Scientists believe they may now know why gay men tend to have more older brothers. A new paper in the Proceedings of the National Academy of Sciences by Anthony Bogaert—the culmination of more than 20 years of research—shows that antibodies to one particular protein may be responsible.
Bogaert, a human sexuality researcher at Brock University in Canada, first began looking at what is now known as the “older brother effect” in 1996. Basically, what Bogaert and his collaborators found is that having older brothers increases the chances a man will be gay. In 2006, they published a study showing that each additional brother increased the chances a man would be gay by about 30 percent; Popular Science reported on those findings.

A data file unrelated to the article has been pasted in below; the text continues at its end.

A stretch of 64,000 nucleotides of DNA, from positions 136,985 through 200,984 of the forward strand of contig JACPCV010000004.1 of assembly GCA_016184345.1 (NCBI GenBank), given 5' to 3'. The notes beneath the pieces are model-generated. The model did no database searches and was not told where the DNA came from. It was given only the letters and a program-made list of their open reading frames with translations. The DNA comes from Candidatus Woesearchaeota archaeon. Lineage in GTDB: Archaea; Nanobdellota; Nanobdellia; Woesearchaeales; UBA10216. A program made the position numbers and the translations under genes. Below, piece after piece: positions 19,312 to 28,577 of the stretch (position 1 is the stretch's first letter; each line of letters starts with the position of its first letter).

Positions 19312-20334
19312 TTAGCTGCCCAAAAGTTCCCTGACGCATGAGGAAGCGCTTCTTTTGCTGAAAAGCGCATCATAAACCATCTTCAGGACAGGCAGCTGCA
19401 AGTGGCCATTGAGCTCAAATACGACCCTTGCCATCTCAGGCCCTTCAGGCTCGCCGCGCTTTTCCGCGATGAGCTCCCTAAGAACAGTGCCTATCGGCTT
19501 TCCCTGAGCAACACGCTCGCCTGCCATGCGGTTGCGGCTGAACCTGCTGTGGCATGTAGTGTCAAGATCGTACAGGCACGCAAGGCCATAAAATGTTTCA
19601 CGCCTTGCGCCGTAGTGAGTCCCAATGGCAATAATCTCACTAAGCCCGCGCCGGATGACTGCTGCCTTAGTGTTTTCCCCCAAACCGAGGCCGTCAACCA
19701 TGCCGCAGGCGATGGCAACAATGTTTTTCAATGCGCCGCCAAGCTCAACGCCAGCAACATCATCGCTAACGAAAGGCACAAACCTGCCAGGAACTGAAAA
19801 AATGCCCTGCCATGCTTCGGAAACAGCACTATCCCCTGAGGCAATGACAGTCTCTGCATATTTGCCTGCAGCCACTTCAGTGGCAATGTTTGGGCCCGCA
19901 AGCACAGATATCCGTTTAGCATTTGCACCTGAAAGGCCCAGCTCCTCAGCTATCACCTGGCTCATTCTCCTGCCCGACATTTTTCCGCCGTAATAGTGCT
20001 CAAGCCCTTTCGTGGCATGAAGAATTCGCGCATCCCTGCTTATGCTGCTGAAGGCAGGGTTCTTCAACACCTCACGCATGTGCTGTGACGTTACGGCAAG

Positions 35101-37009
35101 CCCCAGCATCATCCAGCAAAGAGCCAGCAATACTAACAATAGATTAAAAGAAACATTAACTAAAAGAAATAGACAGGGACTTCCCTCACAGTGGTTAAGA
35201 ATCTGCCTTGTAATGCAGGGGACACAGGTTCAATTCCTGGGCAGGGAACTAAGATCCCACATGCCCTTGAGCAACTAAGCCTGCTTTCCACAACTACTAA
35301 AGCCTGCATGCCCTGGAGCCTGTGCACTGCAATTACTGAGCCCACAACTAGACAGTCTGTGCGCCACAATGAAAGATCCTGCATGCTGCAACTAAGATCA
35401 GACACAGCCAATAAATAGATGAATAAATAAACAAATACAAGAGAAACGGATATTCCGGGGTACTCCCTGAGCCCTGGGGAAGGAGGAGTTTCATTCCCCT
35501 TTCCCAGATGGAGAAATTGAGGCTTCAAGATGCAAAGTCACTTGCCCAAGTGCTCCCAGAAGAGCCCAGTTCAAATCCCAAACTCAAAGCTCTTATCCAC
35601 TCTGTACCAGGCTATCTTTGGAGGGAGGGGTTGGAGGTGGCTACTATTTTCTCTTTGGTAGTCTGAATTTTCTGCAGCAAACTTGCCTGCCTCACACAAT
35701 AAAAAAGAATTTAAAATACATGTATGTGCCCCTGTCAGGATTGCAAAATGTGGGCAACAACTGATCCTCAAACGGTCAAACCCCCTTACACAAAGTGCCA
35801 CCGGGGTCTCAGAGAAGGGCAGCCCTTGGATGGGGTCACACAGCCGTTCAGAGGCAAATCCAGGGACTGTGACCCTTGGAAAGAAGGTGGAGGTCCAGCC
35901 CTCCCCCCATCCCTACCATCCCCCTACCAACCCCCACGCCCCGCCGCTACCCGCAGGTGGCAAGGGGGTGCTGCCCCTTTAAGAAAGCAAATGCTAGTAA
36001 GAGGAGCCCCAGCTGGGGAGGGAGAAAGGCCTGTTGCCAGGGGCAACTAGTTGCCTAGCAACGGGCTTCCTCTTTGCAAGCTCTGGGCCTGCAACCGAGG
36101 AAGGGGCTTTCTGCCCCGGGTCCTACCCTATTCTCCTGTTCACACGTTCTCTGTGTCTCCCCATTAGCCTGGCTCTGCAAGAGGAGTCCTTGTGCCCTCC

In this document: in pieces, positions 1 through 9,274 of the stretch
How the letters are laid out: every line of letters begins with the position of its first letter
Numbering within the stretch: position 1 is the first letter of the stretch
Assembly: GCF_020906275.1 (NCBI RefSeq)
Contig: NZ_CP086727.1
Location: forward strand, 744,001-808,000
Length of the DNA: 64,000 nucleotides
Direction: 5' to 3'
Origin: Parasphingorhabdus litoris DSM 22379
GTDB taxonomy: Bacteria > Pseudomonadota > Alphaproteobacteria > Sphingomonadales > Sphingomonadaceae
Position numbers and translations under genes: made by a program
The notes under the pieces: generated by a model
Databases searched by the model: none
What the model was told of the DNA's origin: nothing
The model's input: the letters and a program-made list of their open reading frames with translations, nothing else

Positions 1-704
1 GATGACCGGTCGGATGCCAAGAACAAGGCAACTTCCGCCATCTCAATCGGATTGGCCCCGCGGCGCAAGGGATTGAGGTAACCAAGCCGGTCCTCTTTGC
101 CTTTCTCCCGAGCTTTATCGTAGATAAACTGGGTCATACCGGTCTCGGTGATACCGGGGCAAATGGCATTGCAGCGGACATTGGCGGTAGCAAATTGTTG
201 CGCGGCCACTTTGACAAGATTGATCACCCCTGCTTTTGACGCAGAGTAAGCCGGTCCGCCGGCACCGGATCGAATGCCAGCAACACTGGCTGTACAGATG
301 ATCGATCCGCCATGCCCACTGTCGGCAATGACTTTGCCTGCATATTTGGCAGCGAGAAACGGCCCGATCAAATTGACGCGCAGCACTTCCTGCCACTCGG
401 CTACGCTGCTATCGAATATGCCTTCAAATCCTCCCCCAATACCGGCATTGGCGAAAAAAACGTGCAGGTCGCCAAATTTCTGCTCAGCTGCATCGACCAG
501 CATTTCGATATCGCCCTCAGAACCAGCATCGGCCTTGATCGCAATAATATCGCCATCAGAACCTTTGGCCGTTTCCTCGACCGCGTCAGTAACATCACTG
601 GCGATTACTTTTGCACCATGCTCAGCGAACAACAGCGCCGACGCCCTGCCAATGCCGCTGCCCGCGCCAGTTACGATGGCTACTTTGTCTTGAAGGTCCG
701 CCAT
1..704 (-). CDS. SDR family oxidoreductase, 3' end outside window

“We didn’t know what the mechanism was—what was, in fact, behind it,” Bogaert told Newsweek. “But we did posit a biological mechanism in those early papers.”
That mechanism is confirmed in this latest paper. He and other researchers began looking at factors that might influence a male child before he is even born. One of those factors was the antibodies produced in a mother’s body as a reaction to a protein made by a male fetus.
This protein, NLGN4Y, is thought to be linked with the way that neurons in the brain connect with each other during development. Turns out that of the more than 100 mothers involved in Bogaert’s latest study, those who have had more than one son have particularly high levels of these antibodies in their blood—especially if one of those sons is gay.